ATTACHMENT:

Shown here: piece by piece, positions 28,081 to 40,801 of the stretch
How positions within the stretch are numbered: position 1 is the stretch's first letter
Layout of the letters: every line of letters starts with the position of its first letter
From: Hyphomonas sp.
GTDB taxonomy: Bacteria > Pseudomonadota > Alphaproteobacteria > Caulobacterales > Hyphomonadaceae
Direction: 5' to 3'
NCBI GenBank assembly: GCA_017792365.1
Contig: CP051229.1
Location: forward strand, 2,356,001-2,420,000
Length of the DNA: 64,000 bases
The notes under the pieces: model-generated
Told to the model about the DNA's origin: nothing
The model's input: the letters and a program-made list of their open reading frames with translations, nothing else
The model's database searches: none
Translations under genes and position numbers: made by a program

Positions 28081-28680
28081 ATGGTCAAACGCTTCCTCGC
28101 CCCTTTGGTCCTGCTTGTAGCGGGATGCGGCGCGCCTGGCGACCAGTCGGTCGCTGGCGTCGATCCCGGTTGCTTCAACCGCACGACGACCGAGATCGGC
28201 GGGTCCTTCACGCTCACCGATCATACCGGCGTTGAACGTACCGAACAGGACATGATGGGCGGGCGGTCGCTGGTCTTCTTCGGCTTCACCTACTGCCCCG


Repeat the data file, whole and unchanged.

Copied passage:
Shown here: piece by piece, positions 28,081 to 40,801 of the stretch
How positions within the stretch are numbered: position 1 is the stretch's first letter
Layout of the letters: every line of letters starts with the position of its first letter
From: Hyphomonas sp.
GTDB taxonomy: Bacteria > Pseudomonadota > Alphaproteobacteria > Caulobacterales > Hyphomonadaceae
Direction: 5' to 3'
NCBI GenBank assembly: GCA_017792365.1
Contig: CP051229.1
Location: forward strand, 2,356,001-2,420,000
Length of the DNA: 64,000 bases
The notes under the pieces: model-generated
Told to the model about the DNA's origin: nothing
The model's input: the letters and a program-made list of their open reading frames with translations, nothing else
The model's database searches: none
Translations under genes and position numbers: made by a program

Positions 28081-28680
28081 ATGGTCAAACGCTTCCTCGC
28101 CCCTTTGGTCCTGCTTGTAGCGGGATGCGGCGCGCCTGGCGACCAGTCGGTCGCTGGCGTCGATCCCGGTTGCTTCAACCGCACGACGACCGAGATCGGC
28201 GGGTCCTTCACGCTCACCGATCATACCGGCGTTGAACGTACCGAACAGGACATGATGGGCGGGCGGTCGCTGGTCTTCTTCGGCTTCACCTACTGCCCCG